Nobody wakes up hoping for a bad day. Nobody walks into work hoping things go wrong. Similarly, cardiologists don’t expect to experience burnout but many do. A fair share grow to hate their jobs, with cynicism and apathy overtaking a belief in doing good, depression deepens and debilitation and exhaustion become the norm.
Addressing the causes of physician burnout is a pressing concern for healthcare as a whole. Doing so not only improves the quality of life of physicians but can also improve the bottom line, according to new research.
A recent study in JAMA: Internal Medicine crunched the numbers. They examined a hypothetical organization with 450 employees. It turns out that an investment of $1 million to address physician burnout reduces costs—including those related to turnover and replacement—by $1.125 million. That kind of ROI is real money, and that’s before adding in the social and moral positives associated with a happier, more productive workforce.
“The business case to address physician burnout is multifaceted and includes costs associated with turnover and lost revenue associated with decreased productivity, as well as financial risk and threats to the organization’s long-term viability due to the relationship between burnout and lower quality of care, decreased patient satisfaction, and problems with patient safety,” wrote the researchers, led by Tait Shanafelt, MD, of Stanford University.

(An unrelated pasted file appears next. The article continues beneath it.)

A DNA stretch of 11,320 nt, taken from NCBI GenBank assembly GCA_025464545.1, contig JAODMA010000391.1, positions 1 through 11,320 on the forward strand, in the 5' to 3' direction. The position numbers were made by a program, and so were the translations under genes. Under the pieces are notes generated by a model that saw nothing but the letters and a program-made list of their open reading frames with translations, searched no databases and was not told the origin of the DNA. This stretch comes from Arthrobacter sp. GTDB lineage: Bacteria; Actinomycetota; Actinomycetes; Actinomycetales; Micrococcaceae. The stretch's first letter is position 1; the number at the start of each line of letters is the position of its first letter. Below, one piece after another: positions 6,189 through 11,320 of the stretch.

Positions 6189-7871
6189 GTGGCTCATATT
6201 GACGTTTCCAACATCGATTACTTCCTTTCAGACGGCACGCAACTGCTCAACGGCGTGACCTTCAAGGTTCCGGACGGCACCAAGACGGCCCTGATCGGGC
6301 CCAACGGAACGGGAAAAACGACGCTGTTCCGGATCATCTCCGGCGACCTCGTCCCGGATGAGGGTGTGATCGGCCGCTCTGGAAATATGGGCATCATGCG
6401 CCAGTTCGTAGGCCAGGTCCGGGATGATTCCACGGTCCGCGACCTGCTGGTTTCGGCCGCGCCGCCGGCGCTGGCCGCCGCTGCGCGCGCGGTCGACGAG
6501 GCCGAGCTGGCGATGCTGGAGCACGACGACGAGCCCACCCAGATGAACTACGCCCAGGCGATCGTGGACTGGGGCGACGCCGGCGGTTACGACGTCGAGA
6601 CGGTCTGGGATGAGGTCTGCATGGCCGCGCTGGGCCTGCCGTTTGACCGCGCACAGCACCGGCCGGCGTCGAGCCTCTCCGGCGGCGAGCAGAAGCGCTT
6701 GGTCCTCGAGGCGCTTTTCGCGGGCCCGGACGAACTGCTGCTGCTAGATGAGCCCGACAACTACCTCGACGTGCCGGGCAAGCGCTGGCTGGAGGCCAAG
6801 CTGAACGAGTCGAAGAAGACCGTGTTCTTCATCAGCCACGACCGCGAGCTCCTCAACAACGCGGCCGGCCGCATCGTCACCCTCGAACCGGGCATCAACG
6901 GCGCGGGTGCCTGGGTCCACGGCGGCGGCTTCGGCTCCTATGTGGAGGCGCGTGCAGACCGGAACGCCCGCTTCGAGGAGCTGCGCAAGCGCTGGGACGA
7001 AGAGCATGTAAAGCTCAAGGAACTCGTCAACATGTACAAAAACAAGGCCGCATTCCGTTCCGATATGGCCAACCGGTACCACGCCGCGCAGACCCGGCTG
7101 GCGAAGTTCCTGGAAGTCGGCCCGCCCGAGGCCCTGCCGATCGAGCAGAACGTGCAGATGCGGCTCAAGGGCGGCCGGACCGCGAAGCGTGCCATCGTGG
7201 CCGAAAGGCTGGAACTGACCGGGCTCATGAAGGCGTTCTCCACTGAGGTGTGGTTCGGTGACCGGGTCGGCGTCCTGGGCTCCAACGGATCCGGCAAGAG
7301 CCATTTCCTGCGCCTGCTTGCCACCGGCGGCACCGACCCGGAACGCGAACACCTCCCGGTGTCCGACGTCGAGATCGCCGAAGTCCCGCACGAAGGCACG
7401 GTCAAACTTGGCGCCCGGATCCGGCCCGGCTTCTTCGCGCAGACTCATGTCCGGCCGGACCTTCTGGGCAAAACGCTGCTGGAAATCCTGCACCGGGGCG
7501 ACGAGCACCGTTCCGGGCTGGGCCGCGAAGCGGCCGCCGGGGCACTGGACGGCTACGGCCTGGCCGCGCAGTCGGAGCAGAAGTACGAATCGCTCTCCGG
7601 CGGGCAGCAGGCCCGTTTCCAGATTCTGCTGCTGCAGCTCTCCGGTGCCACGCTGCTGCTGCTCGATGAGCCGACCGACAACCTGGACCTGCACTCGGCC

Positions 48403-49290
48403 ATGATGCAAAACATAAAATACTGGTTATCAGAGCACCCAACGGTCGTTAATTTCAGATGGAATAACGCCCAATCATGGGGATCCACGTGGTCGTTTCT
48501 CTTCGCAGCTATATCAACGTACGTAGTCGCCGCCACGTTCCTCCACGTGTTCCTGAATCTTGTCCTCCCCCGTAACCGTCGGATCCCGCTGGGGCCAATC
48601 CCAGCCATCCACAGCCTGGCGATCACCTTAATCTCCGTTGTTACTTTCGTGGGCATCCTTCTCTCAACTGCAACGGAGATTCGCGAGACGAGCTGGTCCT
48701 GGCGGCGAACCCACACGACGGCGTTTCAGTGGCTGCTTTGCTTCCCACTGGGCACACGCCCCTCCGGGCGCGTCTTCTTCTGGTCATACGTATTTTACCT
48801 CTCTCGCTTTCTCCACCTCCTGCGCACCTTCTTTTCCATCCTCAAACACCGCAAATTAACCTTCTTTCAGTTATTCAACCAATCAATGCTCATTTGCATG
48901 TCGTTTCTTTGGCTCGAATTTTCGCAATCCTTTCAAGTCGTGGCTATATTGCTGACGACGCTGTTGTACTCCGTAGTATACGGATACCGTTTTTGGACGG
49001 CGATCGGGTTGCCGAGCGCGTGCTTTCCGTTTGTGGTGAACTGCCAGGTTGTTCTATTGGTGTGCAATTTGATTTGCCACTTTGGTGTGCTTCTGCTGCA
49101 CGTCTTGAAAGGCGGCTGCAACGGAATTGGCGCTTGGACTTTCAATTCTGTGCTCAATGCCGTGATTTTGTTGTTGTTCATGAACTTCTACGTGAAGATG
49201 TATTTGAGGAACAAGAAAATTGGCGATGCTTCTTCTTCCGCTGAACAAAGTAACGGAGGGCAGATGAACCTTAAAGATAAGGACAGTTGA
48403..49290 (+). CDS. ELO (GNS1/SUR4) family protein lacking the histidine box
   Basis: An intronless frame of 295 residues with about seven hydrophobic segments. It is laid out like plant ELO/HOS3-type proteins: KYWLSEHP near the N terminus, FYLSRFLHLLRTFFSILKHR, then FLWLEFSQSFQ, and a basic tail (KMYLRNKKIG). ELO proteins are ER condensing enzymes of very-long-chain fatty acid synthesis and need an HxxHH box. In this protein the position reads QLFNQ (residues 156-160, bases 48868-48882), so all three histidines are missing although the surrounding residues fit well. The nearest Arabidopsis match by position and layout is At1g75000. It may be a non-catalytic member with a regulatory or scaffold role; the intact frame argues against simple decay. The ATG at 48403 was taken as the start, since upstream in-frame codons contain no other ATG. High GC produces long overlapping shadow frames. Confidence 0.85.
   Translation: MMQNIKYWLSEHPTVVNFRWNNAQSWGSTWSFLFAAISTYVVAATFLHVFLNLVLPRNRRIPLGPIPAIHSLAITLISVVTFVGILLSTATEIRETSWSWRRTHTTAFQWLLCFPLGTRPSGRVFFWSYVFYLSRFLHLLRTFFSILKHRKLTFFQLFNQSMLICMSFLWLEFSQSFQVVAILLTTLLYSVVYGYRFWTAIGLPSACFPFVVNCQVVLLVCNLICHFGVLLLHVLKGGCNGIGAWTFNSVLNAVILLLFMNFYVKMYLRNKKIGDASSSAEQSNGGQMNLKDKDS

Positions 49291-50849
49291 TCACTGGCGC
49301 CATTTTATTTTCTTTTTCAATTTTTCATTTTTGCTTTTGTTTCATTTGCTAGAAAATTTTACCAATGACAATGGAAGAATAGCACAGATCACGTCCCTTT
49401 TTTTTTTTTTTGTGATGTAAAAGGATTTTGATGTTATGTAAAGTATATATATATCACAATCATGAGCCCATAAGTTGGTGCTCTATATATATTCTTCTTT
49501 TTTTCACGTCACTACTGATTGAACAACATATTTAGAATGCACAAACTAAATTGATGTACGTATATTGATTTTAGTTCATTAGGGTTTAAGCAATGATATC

“Although there is a strong moral and ethical case for organizations to address physician burnout, financial principles can also be applied to determine the economic cost of burnout and guide the appropriate initial and ongoing investment to address the problem,” they wrote.
On-the-job stress can get the best of anyone. Here’s evidence that shows fighting back is good for the bottom line and peace of mind.